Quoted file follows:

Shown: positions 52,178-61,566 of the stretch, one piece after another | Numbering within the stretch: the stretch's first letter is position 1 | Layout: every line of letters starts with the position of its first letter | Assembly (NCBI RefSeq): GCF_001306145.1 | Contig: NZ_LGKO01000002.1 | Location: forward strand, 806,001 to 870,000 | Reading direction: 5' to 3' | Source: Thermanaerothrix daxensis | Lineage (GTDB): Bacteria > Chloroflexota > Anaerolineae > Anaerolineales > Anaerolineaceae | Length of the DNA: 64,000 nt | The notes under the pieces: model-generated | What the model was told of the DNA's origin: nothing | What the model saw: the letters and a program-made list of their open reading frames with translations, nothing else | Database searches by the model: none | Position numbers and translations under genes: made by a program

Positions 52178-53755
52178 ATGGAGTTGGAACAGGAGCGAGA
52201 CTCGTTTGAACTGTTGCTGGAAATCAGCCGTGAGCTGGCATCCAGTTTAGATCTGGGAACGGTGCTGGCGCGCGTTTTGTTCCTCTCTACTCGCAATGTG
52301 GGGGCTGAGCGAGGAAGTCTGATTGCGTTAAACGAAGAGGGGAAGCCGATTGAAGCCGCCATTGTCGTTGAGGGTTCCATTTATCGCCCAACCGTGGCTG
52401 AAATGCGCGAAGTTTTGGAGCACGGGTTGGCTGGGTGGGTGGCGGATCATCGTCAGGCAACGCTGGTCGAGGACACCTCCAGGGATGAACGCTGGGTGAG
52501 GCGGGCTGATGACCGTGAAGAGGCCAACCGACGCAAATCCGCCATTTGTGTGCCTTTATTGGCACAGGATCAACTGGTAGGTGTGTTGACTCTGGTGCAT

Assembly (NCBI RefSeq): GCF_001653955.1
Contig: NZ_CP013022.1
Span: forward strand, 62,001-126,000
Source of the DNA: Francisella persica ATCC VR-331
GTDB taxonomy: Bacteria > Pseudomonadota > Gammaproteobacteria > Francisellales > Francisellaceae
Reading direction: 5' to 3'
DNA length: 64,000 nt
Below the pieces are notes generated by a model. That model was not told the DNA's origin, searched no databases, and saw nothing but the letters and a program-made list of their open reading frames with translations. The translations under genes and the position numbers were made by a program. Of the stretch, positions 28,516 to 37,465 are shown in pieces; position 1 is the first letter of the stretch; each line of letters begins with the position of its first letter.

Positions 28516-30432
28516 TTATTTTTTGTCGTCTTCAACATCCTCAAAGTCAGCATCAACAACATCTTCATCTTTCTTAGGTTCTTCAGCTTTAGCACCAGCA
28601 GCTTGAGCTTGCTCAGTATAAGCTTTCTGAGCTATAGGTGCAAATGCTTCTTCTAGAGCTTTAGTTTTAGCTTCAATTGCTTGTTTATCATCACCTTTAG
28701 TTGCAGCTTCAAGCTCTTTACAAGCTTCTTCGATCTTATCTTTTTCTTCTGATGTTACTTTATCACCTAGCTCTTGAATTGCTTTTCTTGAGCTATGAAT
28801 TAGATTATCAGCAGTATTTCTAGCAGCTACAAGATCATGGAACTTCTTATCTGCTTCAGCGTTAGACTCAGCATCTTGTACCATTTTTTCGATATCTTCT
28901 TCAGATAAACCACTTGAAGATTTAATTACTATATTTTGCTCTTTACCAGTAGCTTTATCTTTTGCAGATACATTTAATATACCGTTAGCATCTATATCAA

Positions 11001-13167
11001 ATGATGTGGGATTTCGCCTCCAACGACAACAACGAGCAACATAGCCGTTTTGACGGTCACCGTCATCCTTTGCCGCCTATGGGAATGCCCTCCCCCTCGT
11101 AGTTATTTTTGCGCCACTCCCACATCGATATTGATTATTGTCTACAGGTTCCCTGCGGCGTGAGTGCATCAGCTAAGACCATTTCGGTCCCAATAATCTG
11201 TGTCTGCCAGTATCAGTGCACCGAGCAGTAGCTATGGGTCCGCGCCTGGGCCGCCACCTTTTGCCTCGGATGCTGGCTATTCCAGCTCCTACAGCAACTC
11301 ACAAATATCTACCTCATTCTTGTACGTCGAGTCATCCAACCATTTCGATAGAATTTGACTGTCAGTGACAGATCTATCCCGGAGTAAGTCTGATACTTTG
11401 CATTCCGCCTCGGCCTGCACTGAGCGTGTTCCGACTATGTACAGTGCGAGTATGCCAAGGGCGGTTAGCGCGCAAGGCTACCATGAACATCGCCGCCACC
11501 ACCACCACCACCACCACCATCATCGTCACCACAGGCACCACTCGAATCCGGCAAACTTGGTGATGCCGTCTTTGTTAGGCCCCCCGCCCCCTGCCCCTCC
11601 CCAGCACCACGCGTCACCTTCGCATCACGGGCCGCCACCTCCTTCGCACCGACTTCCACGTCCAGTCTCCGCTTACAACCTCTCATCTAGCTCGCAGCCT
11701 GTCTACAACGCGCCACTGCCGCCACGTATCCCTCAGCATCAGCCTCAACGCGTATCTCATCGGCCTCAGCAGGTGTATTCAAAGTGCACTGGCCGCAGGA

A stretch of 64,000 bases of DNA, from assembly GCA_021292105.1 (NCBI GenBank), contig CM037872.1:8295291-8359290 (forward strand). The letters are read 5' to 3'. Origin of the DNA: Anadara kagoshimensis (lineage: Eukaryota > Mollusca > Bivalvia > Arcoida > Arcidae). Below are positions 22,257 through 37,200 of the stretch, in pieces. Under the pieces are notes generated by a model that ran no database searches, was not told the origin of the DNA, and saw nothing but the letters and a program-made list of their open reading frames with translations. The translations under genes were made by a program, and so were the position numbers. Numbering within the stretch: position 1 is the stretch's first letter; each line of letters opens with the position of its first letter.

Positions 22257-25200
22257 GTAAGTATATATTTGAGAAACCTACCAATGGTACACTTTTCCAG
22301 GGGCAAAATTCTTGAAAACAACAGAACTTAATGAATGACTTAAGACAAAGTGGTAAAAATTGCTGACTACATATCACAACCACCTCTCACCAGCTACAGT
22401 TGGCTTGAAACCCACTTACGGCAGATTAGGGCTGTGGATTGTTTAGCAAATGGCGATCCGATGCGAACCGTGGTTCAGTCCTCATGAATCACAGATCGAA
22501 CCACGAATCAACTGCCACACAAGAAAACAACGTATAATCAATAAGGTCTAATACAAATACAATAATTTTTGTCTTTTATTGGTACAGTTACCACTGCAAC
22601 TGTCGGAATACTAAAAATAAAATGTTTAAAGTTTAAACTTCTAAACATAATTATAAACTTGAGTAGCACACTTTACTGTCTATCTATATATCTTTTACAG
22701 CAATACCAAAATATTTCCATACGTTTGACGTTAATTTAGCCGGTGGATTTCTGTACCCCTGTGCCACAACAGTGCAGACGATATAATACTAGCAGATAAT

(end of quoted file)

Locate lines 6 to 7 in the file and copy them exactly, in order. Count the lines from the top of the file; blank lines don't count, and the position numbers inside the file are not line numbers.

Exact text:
52401 AAATGCGCGAAGTTTTGGAGCACGGGTTGGCTGGGTGGGTGGCGGATCATCGTCAGGCAACGCTGGTCGAGGACACCTCCAGGGATGAACGCTGGGTGAG
52501 GCGGGCTGATGACCGTGAAGAGGCCAACCGACGCAAATCCGCCATTTGTGTGCCTTTATTGGCACAGGATCAACTGGTAGGTGTGTTGACTCTGGTGCAT